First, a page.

Posted by Kathryn Schwartz on August 20, 2014

A complete understanding of the effects of exchange rates on economic activity requires an econometric analysis that accounts for these three different forms of exposure and for their evolution overtime.4 Indeed, we find that this decomposition of channels is important for observing the evolving pattern of industry wage responsiveness to exchange rates.

The second important difference between the current paper and the previous work relates to differences in the data used. Although our sample is broader in scope by including all the 2-digit manufacturing sectors this comes at the cost of a higher level of industry aggregation. Revenga (1992) uses data from 3 and 4-digit industries. Our lower estimates for employment elasticities can possibly be explained by this aggregation difference. If most of the employment reallocation gets down among 4-digit industries within a single 2-digit industry, then one should expect very low employment elasticities to exchange rates at the 2-digit level while there is substantial employment turnover within that industry. Low net employment fluctuations in the 2digit industry could be consistent with high rates of job creation and destruction within the industry.

Posted by Kathryn Schwartz on August 18, 2014

Revenga (1992), using a sample of three and four digit manufacturing industries over the 1977 to 1987 period, found that exchange rates have significant implications for employment in the United States, and smaller but still significant effects on wages. The estimates came from a sub-sample of manufacturing industries and focused on the effects of import competition into the United States: the higher the import share of an industry, the more an import price decline or dollar appreciation hurt domestic labor markets.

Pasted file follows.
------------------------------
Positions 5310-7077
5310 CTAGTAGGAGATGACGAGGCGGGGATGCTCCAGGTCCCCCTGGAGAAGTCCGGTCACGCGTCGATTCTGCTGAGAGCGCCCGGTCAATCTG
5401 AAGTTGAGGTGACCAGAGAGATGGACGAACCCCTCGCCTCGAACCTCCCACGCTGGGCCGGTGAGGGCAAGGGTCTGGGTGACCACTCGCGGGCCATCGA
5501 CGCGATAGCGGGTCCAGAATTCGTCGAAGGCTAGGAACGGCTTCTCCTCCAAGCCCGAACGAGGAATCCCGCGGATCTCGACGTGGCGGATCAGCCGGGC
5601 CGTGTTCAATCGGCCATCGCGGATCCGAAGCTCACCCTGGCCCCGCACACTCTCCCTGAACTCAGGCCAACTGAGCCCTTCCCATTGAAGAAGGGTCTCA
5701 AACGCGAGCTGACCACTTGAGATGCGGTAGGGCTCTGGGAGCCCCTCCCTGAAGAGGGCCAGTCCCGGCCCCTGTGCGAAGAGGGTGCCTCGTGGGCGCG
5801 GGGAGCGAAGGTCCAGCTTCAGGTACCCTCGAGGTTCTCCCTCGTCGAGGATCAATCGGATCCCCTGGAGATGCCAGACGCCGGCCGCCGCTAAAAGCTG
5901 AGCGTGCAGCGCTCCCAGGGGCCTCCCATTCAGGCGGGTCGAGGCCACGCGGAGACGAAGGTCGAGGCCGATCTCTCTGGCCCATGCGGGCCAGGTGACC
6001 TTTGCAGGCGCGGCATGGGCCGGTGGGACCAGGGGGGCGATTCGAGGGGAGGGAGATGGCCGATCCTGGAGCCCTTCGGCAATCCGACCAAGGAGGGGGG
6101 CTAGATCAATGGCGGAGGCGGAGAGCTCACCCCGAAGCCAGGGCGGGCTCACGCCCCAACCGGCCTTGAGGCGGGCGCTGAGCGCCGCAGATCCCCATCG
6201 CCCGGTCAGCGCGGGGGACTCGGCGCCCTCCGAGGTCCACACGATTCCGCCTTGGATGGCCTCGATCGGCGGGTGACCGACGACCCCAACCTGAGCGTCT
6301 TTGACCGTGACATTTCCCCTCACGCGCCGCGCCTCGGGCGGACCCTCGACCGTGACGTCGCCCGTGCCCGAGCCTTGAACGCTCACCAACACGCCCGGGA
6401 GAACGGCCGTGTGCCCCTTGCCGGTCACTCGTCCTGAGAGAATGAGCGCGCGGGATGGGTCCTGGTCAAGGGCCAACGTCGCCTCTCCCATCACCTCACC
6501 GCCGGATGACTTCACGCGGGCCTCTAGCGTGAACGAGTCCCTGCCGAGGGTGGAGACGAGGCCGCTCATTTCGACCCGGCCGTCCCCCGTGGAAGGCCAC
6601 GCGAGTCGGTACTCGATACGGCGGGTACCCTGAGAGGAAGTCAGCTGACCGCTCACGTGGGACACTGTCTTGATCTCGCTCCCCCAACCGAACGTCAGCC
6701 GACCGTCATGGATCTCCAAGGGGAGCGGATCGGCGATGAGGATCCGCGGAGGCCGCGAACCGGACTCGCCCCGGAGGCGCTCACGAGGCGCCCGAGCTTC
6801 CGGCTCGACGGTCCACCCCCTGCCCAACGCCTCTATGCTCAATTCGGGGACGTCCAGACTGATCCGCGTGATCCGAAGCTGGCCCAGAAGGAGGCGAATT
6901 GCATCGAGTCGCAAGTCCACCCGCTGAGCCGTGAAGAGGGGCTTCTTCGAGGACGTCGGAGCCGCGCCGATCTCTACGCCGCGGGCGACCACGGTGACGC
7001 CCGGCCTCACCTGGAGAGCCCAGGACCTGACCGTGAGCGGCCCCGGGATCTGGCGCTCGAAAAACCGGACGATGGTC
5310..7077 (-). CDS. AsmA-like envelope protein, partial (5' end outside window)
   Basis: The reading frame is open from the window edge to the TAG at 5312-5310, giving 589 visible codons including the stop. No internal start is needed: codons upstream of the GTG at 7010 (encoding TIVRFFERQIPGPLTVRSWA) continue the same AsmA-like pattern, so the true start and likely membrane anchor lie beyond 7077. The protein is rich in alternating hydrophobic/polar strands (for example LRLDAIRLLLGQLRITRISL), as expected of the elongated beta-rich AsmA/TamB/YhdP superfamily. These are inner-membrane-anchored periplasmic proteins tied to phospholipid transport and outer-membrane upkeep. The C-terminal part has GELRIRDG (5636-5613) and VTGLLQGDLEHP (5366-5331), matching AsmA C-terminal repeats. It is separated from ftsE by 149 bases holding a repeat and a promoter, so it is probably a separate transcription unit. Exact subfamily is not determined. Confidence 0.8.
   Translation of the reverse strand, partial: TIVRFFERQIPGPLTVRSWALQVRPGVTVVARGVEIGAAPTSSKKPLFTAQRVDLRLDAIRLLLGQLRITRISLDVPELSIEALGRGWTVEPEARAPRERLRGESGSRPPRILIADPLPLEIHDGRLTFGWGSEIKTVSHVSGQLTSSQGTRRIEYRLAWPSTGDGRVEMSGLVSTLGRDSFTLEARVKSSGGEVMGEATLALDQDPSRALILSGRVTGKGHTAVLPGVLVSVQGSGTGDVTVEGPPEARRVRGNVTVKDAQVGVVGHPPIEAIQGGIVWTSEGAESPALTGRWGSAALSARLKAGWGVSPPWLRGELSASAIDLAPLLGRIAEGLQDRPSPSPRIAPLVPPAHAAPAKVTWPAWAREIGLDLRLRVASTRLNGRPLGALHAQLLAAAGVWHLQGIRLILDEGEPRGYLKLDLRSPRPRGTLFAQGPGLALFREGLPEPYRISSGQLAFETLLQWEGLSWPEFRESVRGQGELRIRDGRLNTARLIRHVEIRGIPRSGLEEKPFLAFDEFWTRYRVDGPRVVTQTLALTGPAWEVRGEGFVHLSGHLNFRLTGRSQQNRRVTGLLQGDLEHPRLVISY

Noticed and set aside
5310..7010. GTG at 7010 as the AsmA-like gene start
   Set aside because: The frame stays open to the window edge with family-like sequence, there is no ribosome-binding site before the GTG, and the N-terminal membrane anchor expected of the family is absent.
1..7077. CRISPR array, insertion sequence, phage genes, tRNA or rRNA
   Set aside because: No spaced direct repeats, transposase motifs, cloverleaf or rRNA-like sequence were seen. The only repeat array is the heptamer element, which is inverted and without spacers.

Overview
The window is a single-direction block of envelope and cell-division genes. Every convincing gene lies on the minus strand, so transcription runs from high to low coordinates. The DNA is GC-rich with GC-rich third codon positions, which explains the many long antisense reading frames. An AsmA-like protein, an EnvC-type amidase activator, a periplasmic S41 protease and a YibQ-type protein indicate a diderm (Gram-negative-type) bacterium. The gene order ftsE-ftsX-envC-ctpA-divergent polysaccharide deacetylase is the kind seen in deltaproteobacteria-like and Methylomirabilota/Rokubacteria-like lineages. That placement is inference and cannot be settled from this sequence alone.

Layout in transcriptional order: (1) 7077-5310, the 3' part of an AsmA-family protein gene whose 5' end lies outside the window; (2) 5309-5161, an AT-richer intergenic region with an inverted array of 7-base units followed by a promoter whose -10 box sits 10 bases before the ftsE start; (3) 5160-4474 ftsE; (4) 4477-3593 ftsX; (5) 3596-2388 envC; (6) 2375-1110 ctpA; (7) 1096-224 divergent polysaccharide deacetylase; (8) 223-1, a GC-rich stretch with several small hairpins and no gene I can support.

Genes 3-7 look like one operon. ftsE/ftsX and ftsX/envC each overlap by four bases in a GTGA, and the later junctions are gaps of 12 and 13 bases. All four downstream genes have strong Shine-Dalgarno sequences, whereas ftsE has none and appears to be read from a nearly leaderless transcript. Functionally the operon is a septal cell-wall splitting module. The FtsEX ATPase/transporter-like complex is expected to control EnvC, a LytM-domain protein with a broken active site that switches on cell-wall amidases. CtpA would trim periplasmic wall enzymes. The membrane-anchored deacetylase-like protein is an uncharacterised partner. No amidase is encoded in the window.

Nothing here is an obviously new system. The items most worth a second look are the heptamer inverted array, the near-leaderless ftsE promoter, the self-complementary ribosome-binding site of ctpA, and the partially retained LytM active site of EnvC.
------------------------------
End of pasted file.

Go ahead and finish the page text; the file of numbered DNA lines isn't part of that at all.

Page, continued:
Instead, using 2-digit industry data for all of manufacturing for a longer sample period -the early 1970s through mid -1990s– we find that industry wages are considerably more responsive than jobs (and hours worked) to exchange rate movements. We also show how this wage responsiveness has been growing over time as U.S. industries become more export oriented. The growth of imported input use by producers provides some offset to the pressures from the export channel partially offsetting its overall effect. More significant wage effects are apparent in industries that have lower price-over-cost markups and with relatively less-skilled workforces further.

Posted by Kathryn Schwartz on August 16, 2014

We know that exchange rates matter. The challenge is pinning down the exact channels for exchange rate effects and their range of specific implications for the real economy. This paper examines the effects of exchange rates on employment, wages, and overtime activity over the past twenty-five years for manufacturing industries of the United States. Two economic trends have been persistent during this period: an increase in the external orientation of the U.S. manufacturing sector and large movements in exchange rates. The goal of this paper is to identify the effects that these exchange rate movements have had on U.S. manufacturing jobs and wages given the changing external orientation of U.S. industries.

Our evidence supports a statistically significant response of industry wages to exchange rate changes, and a very weak statistical relationship between numbers of jobs and employment and dollar movements. The average wage elasticity to a permanent exchange rate change for all manufacturing during this period was 0.04, while the average employment elasticity was only 0.01. We also identify two particular industry features that are associated with the relative importance of exchange rates: the industry competitive structure, and the skill level of its labor force.

## INFORMATION PROVISION: Summary and Conclusions 3

Posted by Kathryn Schwartz on August 14, 2014